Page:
by James Savage and Alex Macbeth
In manufacturing, tourism and the car industry, Brexit’s specter looms over several key Austrian regions and sectors.
Styria, Austria’s automobile manufacturing hub, could benefit from Japanese British-based car makers relocating to the southeast Austrian region. But the southeastern Austrian region could also face its own Stygian nightmare if car supply chains are destroyed in a no-deal scenario.
“The region of Styria has an important position for the economic relationship with the British. Jaguar Land Rover started building cars there in 2017, which has been a tremendous boost to the Austrian economy,” Barbara Kolm, director of the Austrian Economics Institute, told The Local, commenting on the growing car hub around the city of Graz.
“Austria will probably be hit less by Brexit than many other EU member states – the German ifo Institute expects a relatively modest decline of GDP of 0.1 percent because of Brexit,” added Kolm.
Nearly 50 per cent of all Austrian exports to the UK are in manufacturing. And it is Austria’s car industry that is perhaps most exposed to the roulette effects of Britain’s departure from the European Union.
“The only sector that might profit from Brexit is the car industry, especially in Styria,” Barbara Kolm told The Local. “Jaguar Land Rover could outsource even more of its production to Austria after Brexit, and the industry hopes to be able to lure Toyota to Austria as well. Fiat Chrysler has already announced that it will move its production of tractors to Styria.”
But Brexit could also turn out to be a two-edged sword for Austrian car makers. “All of this could just as easily go wrong as well, for example if Jaguar Land Rover instead were to decide to move completely back to Britain in the long run,” added Kolm.
Austria has a trade surplus with the UK and more than 100 Austrian companies are nevertheless active in the UK market – “among them Novomatic, Wienerberger, and Zumtobel,” adds Kolm.
Alpine states such as Salzburg, where tourism is a key industry, could feel a heavier Brexit burden. Nearly one million Brits, mainly winter ski tourists, visit Austria each year.
“Especially during the winter months in the Alpine regions, tourism is of substantial scale and must not be neglected,” Kolm told The Local. British visitors constitute the fourth largest visiting national group in terms of overnight stays.
Seasonal Businesses in Travel (SBIT) is a lobby group of more than 100 British tourist operators, created in response to Brexit, that aims to “increase awareness of the potential impact of Brexit on the UK outgoing travel industry,” through lobbying of “UK and European governments.”
When it comes to financial services however, experts agree that Austria is unlikely to win or lose much in the battle to lure financial services firms from the UK.
Most major Austrian banks, such as Raiffeisenbank, are fairly insulated against Brexit because they are focused on Central and Eastern Europe, Richard Grieveson, an analyst with The Vienna Institute for International Economic Studies (WIIW), told The Local. Only the few intimately intertwined with the City of London could suffer.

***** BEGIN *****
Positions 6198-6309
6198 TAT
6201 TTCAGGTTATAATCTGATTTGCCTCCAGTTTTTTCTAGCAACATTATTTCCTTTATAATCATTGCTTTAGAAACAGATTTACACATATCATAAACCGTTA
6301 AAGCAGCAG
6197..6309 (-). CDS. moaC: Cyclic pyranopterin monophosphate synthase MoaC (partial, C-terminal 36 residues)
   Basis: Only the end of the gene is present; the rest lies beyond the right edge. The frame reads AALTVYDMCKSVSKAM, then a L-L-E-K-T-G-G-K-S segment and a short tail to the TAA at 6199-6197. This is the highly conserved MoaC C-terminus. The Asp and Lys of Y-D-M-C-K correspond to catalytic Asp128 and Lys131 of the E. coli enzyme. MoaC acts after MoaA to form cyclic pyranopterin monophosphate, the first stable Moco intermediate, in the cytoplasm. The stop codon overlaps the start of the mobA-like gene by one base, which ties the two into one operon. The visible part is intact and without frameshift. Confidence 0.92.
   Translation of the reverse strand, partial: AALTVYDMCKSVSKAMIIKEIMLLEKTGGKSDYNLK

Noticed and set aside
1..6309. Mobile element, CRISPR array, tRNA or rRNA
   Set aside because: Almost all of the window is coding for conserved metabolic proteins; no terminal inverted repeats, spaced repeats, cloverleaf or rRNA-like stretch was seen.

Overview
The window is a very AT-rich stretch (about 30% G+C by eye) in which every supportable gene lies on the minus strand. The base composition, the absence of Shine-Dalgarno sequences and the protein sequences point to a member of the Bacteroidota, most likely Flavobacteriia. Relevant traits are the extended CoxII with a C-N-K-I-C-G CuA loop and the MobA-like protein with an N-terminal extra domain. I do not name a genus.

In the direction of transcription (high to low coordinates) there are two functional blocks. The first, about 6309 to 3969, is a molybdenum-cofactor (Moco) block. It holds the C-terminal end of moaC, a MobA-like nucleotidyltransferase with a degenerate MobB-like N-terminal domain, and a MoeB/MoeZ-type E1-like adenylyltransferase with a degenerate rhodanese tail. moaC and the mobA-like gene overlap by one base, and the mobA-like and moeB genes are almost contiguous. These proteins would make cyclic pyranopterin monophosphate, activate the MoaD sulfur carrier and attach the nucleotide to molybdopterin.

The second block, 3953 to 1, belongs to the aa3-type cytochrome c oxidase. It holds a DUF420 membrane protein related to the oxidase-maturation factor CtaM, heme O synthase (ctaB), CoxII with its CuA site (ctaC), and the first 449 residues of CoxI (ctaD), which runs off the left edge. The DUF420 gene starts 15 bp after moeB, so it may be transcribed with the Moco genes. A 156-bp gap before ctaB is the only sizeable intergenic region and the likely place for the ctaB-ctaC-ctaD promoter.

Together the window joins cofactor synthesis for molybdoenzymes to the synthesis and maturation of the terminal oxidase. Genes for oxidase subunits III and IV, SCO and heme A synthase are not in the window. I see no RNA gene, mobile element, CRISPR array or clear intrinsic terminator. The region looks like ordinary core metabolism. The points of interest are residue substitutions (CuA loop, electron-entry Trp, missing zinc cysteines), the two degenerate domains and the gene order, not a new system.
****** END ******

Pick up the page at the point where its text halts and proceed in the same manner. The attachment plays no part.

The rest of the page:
Vienna has also emerged as a potential new low-cost aviation hub in light of Brexit. EasyJet announced that it will operate its new airline easyJet Europe out of Vienna. All of the budget carrier’s EU27 aircraft will be re-registered at the new hub by March 2019, according to easyJet.
Ryanair is also looking to Austria as a post-Brexit stepping stone to the European market, having taken a stake in LaudaMotion, the low-cost airline founded by Austrian former Formula 1 world champion and airline pioneer Niki Lauda, reports The Local Austria.
Beyond the challenges in each sector, Austria’s current coalition government could also be an unpredictable force in the Brexit negotiations.
“With the centre-right and far-right in coalition, you see the implications on policy and it makes them unpredictable on Brexit,” Richard Grieveson, WIIW’s analyst, told The Local.
On July 1, Austria – traditionally a mainstream, moderate, member state – will take over the revolving six-month EU presidency.
Austria is most likely to use its term at the presidency to exert pressure on its neighbours rather than to get any special Brexit concessions, says Grieveson. While Germany is calling for all member states to make a larger contribution to the post-Brexit EU budget and fill the deficit left by the UK’s departure, Austria is reluctant to do so.
Another contentious issue on the horizon for the EU and for neighbours Austria and Italy is the future of South Tyrol.
With a high possibility that Italy’s far-right The League could enter government across the border in Italy, tensions over the much-disputed Italian region of South Tyrol (known as ‘Alto Adige’ in Italian) could ignite again between the two EU neighbours.
In December 2017, the current right-wing Austrian coalition government sparked outrage in Italy when it offered Austrian citizenship to German speakers in the bilingual region, the majority of which are German speakers, reports The Local Italy.
A pro-Austrian group in the Italian region, the Südtiroler Heimatbund, responded by placing ads on billboards in Vienna that read: “South Tyrol thanks Austria.”
The League’s controversial leader Matteo Salvini has promised “not to touch the autonomy” of the region, reports Italian news agency ANSA.
With regards to Brexit, the rights of Austrian citizens in the UK and Brits in Austria remain a quagmire issue. More than 10,000 Brits live in Austria, according to the Austrian national statistics agency Statistik. Approximately 25,000 Austrians live in the UK.
James Savage is Founder and Strategy Director of The Local Europe.
Alex Macbeth is an editor at The Local Europe.
Source: The Local Europe